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By RACHNA LAL and ELLEN STOLZ
The Ministry of Industry and Trade after a successful month of focus on manufacturers, plans to focus next on handicrafts in the next few months as part of its Fijian Made-Buy Fijian campaign.
This was revealed by the Attorney-General and Minister for Industry and Trade, Aiyaz Sayed-Khaiyum yesterday as he issued another 24 companies the license for the Fijian Made-Buy Fijian logo.
This issuance adds another 181 products under the campaign to use the logo, bringing the total number of licenced products to 400.
In total, 54 companies are now licensed to use this logo on their various products.
“Many of the handicrafts that you see in these big stores, the shells come from the Philippines, or that it is handcrafted somewhere else,” Mr Sayed-Khaiyum said.
“So the tourists come along and think its Fijian made but little do they know that most of these come from overseas.
“So we need to help the local people to be able to differentiate their product so when the tourists come along and see the ‘Fijian Made’ sticker on it they do not mind paying an extra $5 because they know it’s an authentic product,” he said.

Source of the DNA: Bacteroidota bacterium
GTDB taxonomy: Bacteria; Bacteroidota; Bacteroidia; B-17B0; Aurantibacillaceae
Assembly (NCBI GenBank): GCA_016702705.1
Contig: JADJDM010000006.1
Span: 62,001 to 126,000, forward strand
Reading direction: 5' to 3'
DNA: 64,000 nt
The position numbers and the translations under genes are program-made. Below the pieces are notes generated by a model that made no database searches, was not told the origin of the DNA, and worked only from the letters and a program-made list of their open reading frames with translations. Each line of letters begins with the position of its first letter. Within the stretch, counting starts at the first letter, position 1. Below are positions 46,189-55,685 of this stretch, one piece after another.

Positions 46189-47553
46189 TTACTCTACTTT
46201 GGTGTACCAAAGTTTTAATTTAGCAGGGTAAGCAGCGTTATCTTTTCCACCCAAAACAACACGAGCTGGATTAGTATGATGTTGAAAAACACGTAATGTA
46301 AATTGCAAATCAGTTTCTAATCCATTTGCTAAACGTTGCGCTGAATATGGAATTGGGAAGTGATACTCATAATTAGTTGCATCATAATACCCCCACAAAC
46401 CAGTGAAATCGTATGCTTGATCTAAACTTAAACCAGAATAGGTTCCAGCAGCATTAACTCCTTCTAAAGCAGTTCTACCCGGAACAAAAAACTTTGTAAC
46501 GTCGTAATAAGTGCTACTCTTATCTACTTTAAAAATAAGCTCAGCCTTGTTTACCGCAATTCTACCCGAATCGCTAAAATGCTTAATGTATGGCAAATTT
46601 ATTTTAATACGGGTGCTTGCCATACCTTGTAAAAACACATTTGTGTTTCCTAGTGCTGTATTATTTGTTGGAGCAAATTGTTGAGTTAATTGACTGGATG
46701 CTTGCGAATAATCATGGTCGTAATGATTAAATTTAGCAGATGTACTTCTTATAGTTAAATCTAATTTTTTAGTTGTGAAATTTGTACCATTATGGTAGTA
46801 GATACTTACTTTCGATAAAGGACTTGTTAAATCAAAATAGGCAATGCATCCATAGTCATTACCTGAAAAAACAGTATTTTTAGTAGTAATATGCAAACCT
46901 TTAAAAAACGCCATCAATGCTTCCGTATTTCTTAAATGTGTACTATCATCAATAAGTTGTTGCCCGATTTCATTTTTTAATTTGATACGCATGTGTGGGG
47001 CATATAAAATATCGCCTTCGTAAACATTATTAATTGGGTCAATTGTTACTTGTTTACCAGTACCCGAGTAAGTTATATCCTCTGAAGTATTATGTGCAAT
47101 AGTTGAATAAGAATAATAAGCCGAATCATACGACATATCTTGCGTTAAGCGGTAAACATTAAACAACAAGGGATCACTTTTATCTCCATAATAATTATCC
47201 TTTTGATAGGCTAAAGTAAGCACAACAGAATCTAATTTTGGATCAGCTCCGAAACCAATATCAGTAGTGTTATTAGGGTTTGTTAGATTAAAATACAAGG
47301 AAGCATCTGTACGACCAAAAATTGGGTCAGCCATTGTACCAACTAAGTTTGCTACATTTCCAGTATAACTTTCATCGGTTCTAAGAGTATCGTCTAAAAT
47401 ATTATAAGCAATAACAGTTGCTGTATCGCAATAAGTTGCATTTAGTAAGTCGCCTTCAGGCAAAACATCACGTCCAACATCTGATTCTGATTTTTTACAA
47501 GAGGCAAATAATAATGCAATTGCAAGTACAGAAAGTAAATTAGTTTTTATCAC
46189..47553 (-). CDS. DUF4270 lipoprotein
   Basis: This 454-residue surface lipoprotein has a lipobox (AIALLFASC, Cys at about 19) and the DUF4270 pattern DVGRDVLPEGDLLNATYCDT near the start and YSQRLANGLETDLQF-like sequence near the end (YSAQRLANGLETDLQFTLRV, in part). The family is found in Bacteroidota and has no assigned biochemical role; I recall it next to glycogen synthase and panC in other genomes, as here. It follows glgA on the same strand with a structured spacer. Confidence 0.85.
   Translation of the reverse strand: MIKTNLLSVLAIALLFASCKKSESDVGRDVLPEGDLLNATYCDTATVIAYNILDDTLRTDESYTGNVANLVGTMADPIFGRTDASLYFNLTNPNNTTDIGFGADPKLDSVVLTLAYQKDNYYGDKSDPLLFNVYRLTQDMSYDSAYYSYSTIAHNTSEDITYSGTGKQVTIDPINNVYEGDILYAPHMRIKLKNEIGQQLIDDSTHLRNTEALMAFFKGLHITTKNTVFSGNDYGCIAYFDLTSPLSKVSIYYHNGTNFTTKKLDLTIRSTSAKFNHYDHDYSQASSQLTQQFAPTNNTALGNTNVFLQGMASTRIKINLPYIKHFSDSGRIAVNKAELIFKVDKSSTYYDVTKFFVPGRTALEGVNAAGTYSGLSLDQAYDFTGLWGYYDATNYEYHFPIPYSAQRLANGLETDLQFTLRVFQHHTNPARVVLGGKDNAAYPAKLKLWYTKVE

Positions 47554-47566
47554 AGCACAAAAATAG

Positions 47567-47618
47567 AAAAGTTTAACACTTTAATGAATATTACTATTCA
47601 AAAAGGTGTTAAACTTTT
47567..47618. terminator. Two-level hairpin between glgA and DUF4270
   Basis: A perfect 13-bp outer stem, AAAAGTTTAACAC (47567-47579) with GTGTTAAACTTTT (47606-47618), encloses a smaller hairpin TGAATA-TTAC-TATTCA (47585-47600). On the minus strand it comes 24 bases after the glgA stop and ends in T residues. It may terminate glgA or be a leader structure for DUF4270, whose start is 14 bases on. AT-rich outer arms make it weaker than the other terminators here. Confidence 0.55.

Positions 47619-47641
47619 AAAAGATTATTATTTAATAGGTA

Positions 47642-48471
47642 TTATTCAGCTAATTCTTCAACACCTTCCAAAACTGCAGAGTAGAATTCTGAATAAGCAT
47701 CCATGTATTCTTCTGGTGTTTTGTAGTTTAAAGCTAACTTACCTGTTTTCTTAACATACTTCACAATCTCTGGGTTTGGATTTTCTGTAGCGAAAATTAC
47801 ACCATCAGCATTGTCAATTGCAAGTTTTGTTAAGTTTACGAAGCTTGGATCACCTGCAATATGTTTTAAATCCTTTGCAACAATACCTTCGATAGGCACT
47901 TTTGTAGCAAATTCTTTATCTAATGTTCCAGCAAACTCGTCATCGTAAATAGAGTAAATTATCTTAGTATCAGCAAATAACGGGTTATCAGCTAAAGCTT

Mr Sayed-Khaiyum also reiterated Government’s support for the initiative – not only for bigger companies, but also small companies.
“SME’s provide the backbone of any economy and that sector provides potential new growth in jobs,” he said.
The Permanent Secretary for Industry and Trade, Shaheen Ali, said 14 small and medium enterprises (SMEs) were issued licenses yesterday.
“These SMEs will be able to enjoy the same benefits as the larger enterprises of branding their products as Fijian made,” he said.
“SMEs make up approximately 10 per cent of the Fijian economy and are the key to growth of an economy.
“This is particularly in terms of generation of employment and income and more resilient to external shocks because of less exposure to international tin markets and their flexibility.”
The SMEs licensed under this brand are from a number of different business sectors, such as furniture-making, agriculture, virgin coconut oil, poultry, honey, food, garments and construction materials.